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Things to pack when you come to Australia as an International Student

This is a question we don’t put much stress until the last minute: what items am I going to fit in the 30 to 40 kilo weight limit? As soon as I had my University acceptance letter and student Visa in my hands, I thought stressful times are over, all I need to do was move. That bubble pooped a few weeks later when I was struggling to fit all my possessions in the weight limit and having to decide between what I need and what I want.

I think the first reaction when you are arranging your bags is that you need to take every single item a student needs for daily living. The reason for this could be because you are unsure what you need and what is available in Australia, and whether it fits your budget. I will break down essentials you need to bring and common items International Students tend to bring that you need to leave at home. If I had to do it all over again, I will start with a list. This way you know exactly what to buy and of what quantity. 

Don’t worry, let me help you with that list.

Stationery – Leave at home

If you are like me, you love your coloured stationery and have created the illusion you study better with rainbow study notes. Don’t worry, there is plenty of places in Australia to buy quality stationery for cheap. KMART is a great place to start. You can find a wide range of cheap stationery at your local KMART store. If you don’t mind splurging a bit more, head over to Office Works, my stationery go to stop. I am not sure if this is there in all universities, but UNSW (University of New South Wales) had a stationery shop, where you can get stationery for FREE. So in case you are running late to class and realised you forgot your pen, you can just head over the University stationery store.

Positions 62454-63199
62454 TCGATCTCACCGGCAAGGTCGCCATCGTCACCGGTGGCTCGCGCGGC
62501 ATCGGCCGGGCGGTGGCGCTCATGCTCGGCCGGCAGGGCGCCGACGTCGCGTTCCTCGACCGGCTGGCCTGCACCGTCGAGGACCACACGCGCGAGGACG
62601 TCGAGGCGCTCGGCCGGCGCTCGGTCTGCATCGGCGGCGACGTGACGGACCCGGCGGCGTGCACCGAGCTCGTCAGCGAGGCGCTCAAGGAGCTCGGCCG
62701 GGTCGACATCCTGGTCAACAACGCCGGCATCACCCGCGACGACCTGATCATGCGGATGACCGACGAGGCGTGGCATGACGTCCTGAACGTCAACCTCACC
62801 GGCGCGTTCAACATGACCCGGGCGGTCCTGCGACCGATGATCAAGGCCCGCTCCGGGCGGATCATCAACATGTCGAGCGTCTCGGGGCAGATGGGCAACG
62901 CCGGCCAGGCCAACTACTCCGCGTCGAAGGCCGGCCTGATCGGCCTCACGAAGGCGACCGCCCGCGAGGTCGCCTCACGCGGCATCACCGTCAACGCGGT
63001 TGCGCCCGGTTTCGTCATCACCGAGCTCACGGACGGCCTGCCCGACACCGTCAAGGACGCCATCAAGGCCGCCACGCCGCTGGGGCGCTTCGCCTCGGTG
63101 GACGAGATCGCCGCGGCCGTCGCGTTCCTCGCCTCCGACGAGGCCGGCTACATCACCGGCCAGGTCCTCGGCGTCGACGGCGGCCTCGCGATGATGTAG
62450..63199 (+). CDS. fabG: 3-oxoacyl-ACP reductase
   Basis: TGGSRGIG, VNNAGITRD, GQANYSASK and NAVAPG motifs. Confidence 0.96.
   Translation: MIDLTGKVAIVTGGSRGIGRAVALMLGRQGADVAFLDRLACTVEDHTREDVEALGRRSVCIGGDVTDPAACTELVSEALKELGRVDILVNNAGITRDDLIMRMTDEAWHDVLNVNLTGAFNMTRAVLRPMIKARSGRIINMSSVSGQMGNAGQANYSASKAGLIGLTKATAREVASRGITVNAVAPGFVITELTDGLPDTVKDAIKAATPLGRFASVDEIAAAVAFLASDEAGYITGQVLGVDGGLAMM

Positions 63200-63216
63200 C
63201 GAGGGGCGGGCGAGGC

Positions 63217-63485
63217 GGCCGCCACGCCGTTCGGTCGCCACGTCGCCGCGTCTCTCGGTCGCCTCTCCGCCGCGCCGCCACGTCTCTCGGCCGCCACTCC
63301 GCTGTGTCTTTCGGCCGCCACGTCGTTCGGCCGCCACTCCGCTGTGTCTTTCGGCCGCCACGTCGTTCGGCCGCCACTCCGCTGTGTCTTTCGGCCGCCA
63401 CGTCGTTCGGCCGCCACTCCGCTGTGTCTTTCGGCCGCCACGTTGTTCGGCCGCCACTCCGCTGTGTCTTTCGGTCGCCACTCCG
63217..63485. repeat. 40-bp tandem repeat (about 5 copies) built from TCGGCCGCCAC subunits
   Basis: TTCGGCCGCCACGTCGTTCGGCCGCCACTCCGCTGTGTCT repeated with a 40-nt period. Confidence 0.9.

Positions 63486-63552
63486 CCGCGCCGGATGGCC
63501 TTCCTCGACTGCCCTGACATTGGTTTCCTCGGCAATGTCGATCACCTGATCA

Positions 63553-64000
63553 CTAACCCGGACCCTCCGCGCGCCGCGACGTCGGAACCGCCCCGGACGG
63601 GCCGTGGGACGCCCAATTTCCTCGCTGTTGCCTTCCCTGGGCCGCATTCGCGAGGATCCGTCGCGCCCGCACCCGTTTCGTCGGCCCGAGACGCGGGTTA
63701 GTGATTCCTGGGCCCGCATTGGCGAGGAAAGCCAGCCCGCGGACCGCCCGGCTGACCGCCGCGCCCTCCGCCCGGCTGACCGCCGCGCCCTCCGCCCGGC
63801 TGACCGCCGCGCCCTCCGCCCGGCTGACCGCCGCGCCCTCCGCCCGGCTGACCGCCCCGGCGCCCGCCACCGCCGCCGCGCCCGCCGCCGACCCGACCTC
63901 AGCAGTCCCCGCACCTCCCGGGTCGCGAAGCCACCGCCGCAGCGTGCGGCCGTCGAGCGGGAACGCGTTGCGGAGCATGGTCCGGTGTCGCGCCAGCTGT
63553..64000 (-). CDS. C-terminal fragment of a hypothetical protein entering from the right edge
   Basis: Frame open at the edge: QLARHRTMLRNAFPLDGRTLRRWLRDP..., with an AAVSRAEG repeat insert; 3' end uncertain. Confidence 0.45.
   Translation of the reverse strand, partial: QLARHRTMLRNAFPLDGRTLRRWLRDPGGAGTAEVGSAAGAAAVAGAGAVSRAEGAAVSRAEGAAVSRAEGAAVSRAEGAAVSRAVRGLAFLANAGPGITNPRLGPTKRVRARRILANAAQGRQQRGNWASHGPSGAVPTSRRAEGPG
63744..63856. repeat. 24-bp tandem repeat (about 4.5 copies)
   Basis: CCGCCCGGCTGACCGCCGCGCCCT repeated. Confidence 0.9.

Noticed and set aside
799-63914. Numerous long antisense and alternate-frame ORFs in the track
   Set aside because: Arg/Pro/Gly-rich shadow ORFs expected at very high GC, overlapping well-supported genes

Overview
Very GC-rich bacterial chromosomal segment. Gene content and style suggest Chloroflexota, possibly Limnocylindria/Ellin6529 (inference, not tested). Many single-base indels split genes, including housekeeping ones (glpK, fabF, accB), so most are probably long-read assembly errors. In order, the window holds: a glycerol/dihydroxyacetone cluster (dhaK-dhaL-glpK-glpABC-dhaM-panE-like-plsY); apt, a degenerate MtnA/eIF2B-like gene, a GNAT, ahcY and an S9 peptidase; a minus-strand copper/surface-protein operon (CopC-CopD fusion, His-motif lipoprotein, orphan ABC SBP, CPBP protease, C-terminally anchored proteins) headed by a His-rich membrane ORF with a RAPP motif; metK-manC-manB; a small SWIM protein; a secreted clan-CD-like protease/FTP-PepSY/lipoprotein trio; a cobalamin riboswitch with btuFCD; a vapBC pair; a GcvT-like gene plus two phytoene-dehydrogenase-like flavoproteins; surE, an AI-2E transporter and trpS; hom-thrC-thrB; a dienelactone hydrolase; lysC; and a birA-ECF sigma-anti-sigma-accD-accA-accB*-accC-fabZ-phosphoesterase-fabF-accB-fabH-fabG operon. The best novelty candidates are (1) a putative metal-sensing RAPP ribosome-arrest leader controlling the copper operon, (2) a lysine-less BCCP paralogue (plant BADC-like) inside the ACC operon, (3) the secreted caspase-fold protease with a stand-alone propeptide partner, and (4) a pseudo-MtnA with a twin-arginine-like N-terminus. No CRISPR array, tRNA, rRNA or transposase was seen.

stationery

Clothes and shoes – bring only essentials

Especially for girls, this must be the most important and difficult category to decide. You can find plenty of clothes and shoes according to trends and seasons right here in Australia. If you are coming for the February / March in-take, it is beginning of Spring. The minimum average day time temperature during this period is about 15 to 20 degrees. For those from colder countries, this is considered perfect weather. If you are tropical like me, this is considered brisk weather. Definitely pack your cardigans, sweaters and leg warmers, you will need it at touch down. If you are coming for the July in take, a thick winter jacket and clothes to keep you warm is a must. At least until you start to shop. 

You must pack a bath towel, a napkin, a bed sheet and two pillow covers as these are not provided and you need these right from the first day.

Cash in hand

cash in hand at australia

The amount of Australian dollar you need to bring depends on your circumstance. If you have any outstanding fees to pay, such as rental bond, tuition fees, be sure to bring this with you in form of cash or money orders, whatever is accepted. In addition to that if you are looking to take a post-paid or under-contract mobile plan, the service provider will request you for your bank statement with a minimum AUD 1,000 balance. If you don’t want such complications, you can opt for a pre-paid plan. 

If you are bringing over AUD 10,000 you will be required to declare this at customs. 

Prescribed medication 

If you have prescribed drugs, it is best bring that along with a prescription since you need to declare this at customs. You are allowed to bring three-month supply accompanied by a prescription. I’d suggest you do so because you may not find the same drugs in Australian pharmacies. However, there are substitutes, most of which are not available for over-the-counter purchase, and requires a prescription by an Australian practitioner.  

Don’t worry about adaptors